Denis P. Dillon is a Trusts and Estate Attorney with McLane Law Firm. He specializes in the area of Elder Law. He is a member of the National Academy of Elder Law Attorneys and the New Hampshire and Massachusetts Academies of Elder Law Attorneys.
We constantly hear from advisors that we should plan our affairs in such a way as to avoid probate. What does the phrase mean and what property is subject to the probate process? What planning is needed to avoid the process? This article will answer these questions.
Probate is a formal public process. If a person dies with probate property, then a probate estate is “opened.” This process begins with filing the will, death certificate and Petition for Estate Administration at the Probate Court. Thus begins a paper pushing process, which includes the filing of a multitude of documents, a flurry of notices sent to interested parties (i.e. creditors, family members, beneficiaries of the will, etc.) It is a labor intensive and public process.
If no one protests, the Probate Court allows the will and appoints the executor, the person charged with the responsibility of carrying out the terms of the will. Notice of the appointment is provided to persons named in the will and family members. If the decedent did not have a will, then family members receive notice. Notice of the appointment is also published in a local newspaper.
The executor must complete an inventory of the probate property. The executor must also account for the financial activity in the estate. The executor files the inventory and the accounting with the probate court. Those who are named in the will also receive copies of the accounting and notices from the court when these documents are filed. (The accounting essentially is a check book register showing all activity in the estate, income and expenses and ultimately distributions to those named in the will.) The entire process generally takes 12 to 18 months, but large and complicated estates can take longer.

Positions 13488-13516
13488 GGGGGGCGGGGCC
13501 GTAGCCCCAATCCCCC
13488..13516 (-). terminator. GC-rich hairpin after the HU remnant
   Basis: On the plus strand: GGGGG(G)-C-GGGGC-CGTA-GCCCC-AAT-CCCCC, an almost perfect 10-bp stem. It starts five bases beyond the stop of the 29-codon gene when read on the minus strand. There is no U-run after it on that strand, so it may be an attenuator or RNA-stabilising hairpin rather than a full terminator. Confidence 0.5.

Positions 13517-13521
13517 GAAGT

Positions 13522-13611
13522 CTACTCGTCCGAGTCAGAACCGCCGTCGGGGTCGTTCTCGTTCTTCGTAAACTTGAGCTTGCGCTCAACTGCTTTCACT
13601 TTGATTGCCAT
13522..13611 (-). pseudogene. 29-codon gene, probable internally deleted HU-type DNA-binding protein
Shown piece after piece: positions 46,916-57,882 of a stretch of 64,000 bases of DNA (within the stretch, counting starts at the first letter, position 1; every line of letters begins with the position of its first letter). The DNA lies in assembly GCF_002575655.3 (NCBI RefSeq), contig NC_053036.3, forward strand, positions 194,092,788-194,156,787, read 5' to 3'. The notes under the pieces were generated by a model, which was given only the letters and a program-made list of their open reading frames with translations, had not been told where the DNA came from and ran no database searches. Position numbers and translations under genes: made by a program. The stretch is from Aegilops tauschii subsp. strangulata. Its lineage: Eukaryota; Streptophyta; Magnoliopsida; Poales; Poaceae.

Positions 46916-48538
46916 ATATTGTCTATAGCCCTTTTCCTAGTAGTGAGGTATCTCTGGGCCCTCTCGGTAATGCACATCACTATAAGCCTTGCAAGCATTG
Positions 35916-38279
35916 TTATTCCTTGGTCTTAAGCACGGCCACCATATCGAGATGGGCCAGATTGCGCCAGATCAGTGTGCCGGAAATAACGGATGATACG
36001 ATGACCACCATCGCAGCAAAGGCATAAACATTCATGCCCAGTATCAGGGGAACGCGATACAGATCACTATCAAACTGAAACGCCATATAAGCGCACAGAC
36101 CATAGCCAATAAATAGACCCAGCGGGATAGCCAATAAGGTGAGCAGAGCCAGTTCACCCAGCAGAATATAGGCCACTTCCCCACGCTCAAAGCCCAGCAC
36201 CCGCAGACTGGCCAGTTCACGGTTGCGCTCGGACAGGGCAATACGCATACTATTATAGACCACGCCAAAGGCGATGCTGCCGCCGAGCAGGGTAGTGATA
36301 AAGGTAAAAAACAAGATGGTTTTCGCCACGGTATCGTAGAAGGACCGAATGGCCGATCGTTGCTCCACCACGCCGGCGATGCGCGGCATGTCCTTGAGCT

Probate properties includes all assets titled in the decedent’s individual name. Usually joint property is not considered a probate asset, neither are assets which have a beneficiary designation such as life insurance, retirement accounts, annuities, or pay on death accounts, (a special type of account which provides that upon the owner’s death title to the account passes to a beneficiary named by the owner), provided the joint owner or beneficiary is alive at the decedent’s death. Otherwise, the asset is probate property. One way to avoid probate is to hold all assets jointly, or use pay on death accounts, and where applicable have beneficiary designations in place.
However, it may be cumbersome to hold all your assets jointly. Furthermore, what happens if a joint owner predeceases you? In such a case the remaining joint owners will take the property. For example if a parent places a bank account in joint names with her three children and one child predeceases, the remaining two children will take the property. Unless the parent changes the account, the predeceased child’s children (i.e. the grandchildren) will not share the account.
Furthermore, in many cases it may not be practical or wise to name children as joint owners. What if a child runs into trouble – divorce, debt, or injures someone in an accident? This could prove troublesome. A pay on death arrangement may eliminate this problem but may not eliminate the problem of a predeceased child. What to do?
An estate planning trust can be designed to avoid the probate process and solve the problems associated with joint accounts. A trust can be designed to avoid probate and solve the problems associated with joint accounts. A trust is essentially a fiduciary arrangement between three parties: the grantor, the person who creates the trust; the beneficiary, the person(s) who benefit from the trust; and the trustee, the person(s) who manage the trust. Generally beneficiaries include the grantor’s family. Typically the person that creates the trust acts as original trustee and names an alternate. This type of trust has three or four distinct purposes: first, a mechanism to manage assets for the grantor during any incapacity; second, a substitute for a will; third, probate avoidance; and finally it can provide estate tax benefits.
Once the trust is created it is critical to change title of the assets to the name of the trust. If this is not done, then probate is not avoided. All the assets, real estate, bank accounts, automobile(s), etc., are titled in the name of the trust. If even one asset is missed probate will be necessary. Therefore it is important to change title to all your assets once a trust has been created. The fully funded trust is an effective and efficient technique to avoid probate.